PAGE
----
This question is far, far too broad as it involves either compressing everything in the manufacturing and technological chain down into a relatively tiny space and then combining it with a power source that can actually run everything.
If you're not going to miniaturize everything we already have, then you're going to need to find equivalents for all of those.
This covers virtually every technology in existence, as well as a very large number of those that don't yet exist.
It involves everything from start to end:
- Mining (surveying, analysis, drilling, digging, smelting, refining,
- Forming (cutting, grinding, lapping, honing, forging, casting,
welding, etching, weaving, growing (crystals))
- Post-treatments (hardening, plating, painting, doping, etc).
- Assembly (actually grasping, moving, and fastening everything
For example, it's not just good enough to have the technology to cut screw threads. You need to be able to cut ANY screw thread on ANY material ANYWHERE. Virtually every technology we have is not good enough as is due to either taking up too much space, requiring too much power, requiring too much stuff, or being too special-purpose.
I know there's talk about 3D printer being able to make "everything", and its true they have the potential to eliminate a lot of other machinery. But even if you assume they have advanced to a point where limitations in workable materials is no longer an issue, there are so many more processes involved in making something just not covered by 3D printers. And 3D printers do nothing for mining and processing of raw materials.
The only example that even comes close is biological organisms, and we all know those succumb to the rigours of space.
The next time you eat an apple, think about what it takes for your body to turn that apple into something that both provides the energy to run your body, and materials with which to build your body with. Then think about what it takes for your body to turn that apple into something that can provide it with energy AND materials to construct itself with. And that's an apple; It's not even the raw material. That apple has been pre-processed by an apple tree into a form that is suitable for your body. Think about what it took for the apple tree to grab sunlight, soil, and air to make that apple. You need that, but better because in space there is no biosphere to support you; You need to be self-sufficient.
Going back to biology, there's a reason biological organisms are mostly made of hydrogen, carbon, oxygen, nitrogen, and phosphorus rather than copper or iron. The former elements are far more abundant and you don't have cover a huge area to find them. Whereas with metals you have to process huge amounts of ore to get enough bulk material to work with. So the initial stages might actually have less metal machinery (other than what you brought with you) and look more like wood, plastics, or carbon fiber which are all made of far more abundant elements. Asteroids do help though with the scarce metals though.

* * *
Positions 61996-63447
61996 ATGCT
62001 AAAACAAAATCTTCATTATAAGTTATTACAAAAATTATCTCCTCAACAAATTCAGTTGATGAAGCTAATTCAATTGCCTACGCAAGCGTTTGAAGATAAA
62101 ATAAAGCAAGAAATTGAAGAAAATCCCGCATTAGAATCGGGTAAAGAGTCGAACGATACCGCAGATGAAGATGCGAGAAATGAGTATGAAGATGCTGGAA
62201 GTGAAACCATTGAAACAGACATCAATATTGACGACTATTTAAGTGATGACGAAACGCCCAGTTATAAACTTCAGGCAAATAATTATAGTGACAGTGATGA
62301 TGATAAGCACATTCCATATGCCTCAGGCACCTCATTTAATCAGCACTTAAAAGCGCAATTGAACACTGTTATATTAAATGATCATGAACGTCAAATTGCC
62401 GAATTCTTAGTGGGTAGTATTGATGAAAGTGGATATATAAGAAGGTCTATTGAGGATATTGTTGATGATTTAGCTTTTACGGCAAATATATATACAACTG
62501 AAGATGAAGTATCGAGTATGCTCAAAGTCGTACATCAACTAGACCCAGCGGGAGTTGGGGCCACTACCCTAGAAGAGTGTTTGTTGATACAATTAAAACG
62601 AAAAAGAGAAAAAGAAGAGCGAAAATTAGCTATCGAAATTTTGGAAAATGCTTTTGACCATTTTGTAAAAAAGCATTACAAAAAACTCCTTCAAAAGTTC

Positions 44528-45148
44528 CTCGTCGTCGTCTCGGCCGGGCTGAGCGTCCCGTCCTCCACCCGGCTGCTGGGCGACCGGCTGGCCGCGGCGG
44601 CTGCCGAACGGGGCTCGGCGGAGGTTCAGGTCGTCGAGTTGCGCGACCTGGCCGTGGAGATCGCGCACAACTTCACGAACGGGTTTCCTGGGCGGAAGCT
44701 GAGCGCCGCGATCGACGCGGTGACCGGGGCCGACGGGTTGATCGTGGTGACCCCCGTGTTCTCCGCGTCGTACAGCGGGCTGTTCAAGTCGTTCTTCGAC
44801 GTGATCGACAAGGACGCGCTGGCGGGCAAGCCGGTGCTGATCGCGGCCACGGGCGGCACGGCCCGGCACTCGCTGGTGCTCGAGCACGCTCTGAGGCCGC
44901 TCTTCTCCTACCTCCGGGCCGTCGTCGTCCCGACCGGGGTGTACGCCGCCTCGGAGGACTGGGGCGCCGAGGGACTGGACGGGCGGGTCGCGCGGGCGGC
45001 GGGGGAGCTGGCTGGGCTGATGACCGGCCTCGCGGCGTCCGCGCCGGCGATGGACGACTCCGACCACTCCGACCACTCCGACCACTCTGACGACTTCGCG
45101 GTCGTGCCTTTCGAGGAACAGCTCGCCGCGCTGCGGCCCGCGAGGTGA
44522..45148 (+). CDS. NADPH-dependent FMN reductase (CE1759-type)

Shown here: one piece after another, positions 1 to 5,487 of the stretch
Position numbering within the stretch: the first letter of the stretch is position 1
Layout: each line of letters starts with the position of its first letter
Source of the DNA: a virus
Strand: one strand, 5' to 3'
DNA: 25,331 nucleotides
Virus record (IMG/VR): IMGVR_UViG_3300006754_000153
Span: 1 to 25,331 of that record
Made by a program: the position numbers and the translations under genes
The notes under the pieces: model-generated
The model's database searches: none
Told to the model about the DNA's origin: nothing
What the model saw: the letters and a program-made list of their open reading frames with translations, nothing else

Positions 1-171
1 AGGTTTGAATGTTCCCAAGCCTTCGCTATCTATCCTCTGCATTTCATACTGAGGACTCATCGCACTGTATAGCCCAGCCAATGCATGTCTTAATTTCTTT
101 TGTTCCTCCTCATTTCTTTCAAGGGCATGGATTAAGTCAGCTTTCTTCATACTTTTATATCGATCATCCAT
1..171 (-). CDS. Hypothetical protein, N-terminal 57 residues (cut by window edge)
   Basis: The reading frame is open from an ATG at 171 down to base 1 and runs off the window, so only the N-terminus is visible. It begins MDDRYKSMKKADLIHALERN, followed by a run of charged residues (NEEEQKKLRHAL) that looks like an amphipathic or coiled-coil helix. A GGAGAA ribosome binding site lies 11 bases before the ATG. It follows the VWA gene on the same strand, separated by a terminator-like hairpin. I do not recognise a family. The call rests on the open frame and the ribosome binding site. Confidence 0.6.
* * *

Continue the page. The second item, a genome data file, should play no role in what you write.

The caveat is that you need to pump energy into those molecular bonds, and unlike a block of iron where you can pump the energy into it rather crudely to smelt it, to form wood or plastic from elemental carbon and hydrogen takes finesse. The question might become whether it is more efficient to search far and wide for metal ore (though asteroids help), then dig down and refine it or whether to use more abundant non-metallic elements in-situ and use energy to very precisely form the bonds to produce a construction material.
There's also the question about whether it takes more energy to smelt and refine a block of iron than it does to pour energy into hydrogen, carbon, oxygen, nitrogen, and phosphorus bonds to form wood or plastic. A wood or plastic fire can't melt iron so I assume the wood and plastic are more energy efficient but require more finesse to form. Current technology can't synthesize real wood, but what it can do is turn produce oil from carbon and hydrogen, and of course we know how to turn oil into plastic. Is that entire process more energy efficient than the whole processing of finding, digging, and refining iron? I do not know. It could go either way. But if you have a limitless fusion reaction with you, the abundance of raw material could become more important than the amount of energy it takes to process it.
This starts steering things back to nanotech and molecular engineering again which I don't like to do. But it might be unavoidable because there is great incentive to travel light, but the paradigm of our industrial production is to do things big, but doing big things requires big equipment with big resources.
Hard-science wise there's not much room to budge because we are so far from it as we know it. You would either have to ignore the issue, hand-wave it away as something that's taken for granted, or come up with ClarkTech like Star Trek replicators.